Quite a long book but well worth a listen if you are interested in modern history from off the beaten track.

    4 of 4 people found this review helpful
  • niall devine
    4/17/11
    Overall
    "parlez vous francais ??"

    Well researched,well read,and balanced coverage of the war.Sadly 5% of the language(comments, statements etc)is in untranslaed French as it is assumed you are a fluent French speaker which is very very irritating

    2 of 2 people found this review helpful
  • Nigel
    Andover, United Kingdom
    12/29/13
    Overall
    Performance
    Story
    "Essential military history."

    This book is a classic. It has stood the test of time and justifiably so. It is a sweeping panorama of the savage war in Algeria. This book will give you an understanding of nationalism and the roots of Islamism in North Africa; the wars of national liberation in mid-20th century; the French Army and - by extension - France herself. The psychology of 'les Paras', invested through blood and suffering, in Algérie française to the enigma of De Gaulle. It is all here. Most telling is the analysis of the corrosive effect of torture on the French Army which inflicted it. The prefaces and introductions are updated and bring this lesson home to more recent experience in Iraq. James Adams has read this book well. This book is essential listening.

    1 of 1 people found this review helpful
  • Derrick
    Port Solent, Hampshire, United Kingdom
    8/4/09
    Overall
    "Great history by a great historian"

    Alistair Horne has a great track record of superb military histories. I came to this with a curiosity about such a long war, but one little understood in the UK and poorly served in English. This is an early Horne book and shows him at the height of his powers. This is a long book at 30 hours, and I have to confess to flagging sometimes, but the sheer weight of the scholarship and narrative keeps you going. It was a also a tremendous revelation for someone who was a few years from the world before this war ended, as to just how close to civil war France came. The Day of the Jackal is not so far fetched as one reads of the most salient of De Gaulle's 15 or so assassination attemnpts.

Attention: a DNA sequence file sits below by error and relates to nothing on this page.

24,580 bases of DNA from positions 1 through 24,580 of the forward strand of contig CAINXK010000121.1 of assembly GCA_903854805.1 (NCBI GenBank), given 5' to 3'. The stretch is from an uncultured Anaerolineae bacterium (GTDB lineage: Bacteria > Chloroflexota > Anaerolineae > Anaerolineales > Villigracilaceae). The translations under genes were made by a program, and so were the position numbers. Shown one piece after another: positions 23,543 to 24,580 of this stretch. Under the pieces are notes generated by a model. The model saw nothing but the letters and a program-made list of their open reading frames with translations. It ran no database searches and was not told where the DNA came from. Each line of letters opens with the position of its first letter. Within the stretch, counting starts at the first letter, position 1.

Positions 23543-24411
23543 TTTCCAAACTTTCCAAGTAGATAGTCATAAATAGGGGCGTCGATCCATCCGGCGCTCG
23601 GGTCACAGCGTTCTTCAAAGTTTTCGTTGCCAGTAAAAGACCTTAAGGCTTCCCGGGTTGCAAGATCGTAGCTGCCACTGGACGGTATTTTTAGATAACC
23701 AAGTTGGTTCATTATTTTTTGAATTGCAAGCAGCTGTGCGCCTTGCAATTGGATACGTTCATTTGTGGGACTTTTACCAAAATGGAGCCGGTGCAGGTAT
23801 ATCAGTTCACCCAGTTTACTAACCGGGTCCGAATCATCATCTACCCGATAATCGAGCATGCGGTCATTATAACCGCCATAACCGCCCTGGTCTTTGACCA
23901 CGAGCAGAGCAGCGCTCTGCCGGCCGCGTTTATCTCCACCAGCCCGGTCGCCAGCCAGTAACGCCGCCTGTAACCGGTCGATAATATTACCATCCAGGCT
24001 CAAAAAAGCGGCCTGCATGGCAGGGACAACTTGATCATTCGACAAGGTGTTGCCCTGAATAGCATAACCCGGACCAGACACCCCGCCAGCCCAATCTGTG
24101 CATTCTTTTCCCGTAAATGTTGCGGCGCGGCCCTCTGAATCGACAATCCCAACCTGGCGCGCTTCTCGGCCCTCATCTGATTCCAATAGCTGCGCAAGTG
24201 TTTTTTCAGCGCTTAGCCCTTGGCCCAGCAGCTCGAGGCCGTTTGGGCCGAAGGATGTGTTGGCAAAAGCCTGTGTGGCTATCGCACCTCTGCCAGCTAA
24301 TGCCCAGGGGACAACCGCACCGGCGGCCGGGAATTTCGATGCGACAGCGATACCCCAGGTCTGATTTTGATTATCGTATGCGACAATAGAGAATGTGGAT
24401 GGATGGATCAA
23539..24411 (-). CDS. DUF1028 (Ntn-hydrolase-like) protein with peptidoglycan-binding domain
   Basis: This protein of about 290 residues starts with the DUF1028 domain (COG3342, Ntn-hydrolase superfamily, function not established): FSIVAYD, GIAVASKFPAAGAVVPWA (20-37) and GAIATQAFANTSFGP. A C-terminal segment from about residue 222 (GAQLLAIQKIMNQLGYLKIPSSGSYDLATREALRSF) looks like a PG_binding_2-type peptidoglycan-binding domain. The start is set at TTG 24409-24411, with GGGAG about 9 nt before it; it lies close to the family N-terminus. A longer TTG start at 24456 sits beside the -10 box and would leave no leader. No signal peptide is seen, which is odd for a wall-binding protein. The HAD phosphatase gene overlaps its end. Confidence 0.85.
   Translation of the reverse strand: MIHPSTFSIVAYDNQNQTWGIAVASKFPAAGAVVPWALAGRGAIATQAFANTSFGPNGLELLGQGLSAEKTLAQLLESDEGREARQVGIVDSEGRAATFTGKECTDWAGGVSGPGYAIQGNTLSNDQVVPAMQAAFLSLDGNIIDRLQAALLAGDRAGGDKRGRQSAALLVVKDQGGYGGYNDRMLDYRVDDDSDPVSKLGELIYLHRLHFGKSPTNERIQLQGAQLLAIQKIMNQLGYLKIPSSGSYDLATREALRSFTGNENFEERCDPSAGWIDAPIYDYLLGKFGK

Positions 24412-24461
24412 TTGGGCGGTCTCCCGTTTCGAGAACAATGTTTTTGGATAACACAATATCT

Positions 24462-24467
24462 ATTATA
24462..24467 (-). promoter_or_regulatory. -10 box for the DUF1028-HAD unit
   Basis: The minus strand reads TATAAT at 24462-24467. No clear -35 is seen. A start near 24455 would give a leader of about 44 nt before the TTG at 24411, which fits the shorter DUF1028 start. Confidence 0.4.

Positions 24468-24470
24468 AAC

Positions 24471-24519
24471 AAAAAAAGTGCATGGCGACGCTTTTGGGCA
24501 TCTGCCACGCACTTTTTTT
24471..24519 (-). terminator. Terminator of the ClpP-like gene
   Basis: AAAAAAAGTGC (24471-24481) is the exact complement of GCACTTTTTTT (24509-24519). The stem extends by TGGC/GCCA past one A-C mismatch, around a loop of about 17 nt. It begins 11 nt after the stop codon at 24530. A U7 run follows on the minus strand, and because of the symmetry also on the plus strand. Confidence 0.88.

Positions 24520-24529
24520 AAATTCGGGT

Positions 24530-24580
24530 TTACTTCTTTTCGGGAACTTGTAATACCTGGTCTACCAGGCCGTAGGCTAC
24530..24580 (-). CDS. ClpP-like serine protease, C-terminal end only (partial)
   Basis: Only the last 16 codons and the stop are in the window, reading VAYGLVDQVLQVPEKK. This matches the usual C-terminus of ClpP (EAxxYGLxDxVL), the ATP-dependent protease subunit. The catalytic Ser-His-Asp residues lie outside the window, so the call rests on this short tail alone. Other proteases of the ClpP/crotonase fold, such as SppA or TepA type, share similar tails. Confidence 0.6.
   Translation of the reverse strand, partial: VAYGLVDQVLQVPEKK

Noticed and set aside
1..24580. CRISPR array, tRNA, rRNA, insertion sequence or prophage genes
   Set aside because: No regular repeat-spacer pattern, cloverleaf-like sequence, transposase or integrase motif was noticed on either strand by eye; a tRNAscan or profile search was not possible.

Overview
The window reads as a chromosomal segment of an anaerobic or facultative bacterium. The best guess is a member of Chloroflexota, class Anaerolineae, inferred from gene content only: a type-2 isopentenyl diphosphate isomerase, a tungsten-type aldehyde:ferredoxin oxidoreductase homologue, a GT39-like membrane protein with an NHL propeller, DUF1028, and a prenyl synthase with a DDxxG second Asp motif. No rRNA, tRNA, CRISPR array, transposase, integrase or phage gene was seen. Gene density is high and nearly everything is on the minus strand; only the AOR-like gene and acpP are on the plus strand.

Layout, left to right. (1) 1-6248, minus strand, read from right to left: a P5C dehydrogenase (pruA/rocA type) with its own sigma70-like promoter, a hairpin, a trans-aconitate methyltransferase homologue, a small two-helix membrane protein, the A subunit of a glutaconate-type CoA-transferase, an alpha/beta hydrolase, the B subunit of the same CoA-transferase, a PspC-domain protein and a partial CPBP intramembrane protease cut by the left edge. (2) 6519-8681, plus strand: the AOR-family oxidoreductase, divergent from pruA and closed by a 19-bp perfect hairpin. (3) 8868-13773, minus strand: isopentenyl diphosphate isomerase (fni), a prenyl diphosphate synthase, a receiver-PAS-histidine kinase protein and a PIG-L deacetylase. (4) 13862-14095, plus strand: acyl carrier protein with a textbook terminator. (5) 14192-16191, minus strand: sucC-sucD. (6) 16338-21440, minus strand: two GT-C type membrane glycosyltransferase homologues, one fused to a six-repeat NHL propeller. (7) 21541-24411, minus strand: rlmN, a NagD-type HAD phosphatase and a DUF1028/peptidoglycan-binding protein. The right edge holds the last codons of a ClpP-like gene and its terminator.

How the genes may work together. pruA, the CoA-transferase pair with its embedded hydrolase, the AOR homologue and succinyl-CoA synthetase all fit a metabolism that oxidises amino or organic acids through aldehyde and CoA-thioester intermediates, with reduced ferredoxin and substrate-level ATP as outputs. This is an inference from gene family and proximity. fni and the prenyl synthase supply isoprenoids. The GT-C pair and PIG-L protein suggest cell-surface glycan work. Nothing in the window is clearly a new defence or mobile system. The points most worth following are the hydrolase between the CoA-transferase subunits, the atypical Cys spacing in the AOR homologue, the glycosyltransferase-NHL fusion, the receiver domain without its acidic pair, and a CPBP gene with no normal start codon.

A fine book, populated by powerful characters, with De Gaulle standing taller than he did as a World War II figure, and with a clear case as the greatest Frenchman ever- and yes, I have read Horne's much later book on Napoleon!

    1 of 1 people found this review helpful
  • A User
    10/7/12
    Overall
    "An outstanding book"

    I was amazed to discover how little I knew about this important piece of 20th century history and found this book gripping throughout. It covers all the main events and characters in suficient detail with just the right amount of analysis. Highly recommended.

    0 of 0 people found this review helpful
  • Mark
    Casnewydd, United Kingdom
    5/26/11
    Overall
    "Great analysis"

    A wonderful book with analysis that stands the test of the 30+ years since it has been written. It may have a few too many details for the casual listener. The narrator is good but he can't really pronounce French or Arabic which is a major handicap in a book on French North Africa

    0 of 0 people found this review helpful
  • Matthew
    saffron walden, essex, United Kingdom
    3/16/11
    Overall
    "A savage war of peace"

    Quite the best history I've listened to, and certainly one of the best that I have experienced. My aim of introducing myself to both Algerian history and that of mid-century France has been achieved, while also introducing me to aspects of European and African history of which I was not aware. So horribly apt in these troubled times I hope that current world leaders and future soldiers, diplomats and politicians have this history on their i-pods. Thoroughly engrossing stuff!

    0 of 0 people found this review helpful
  • Showing: 1-8 of 8 results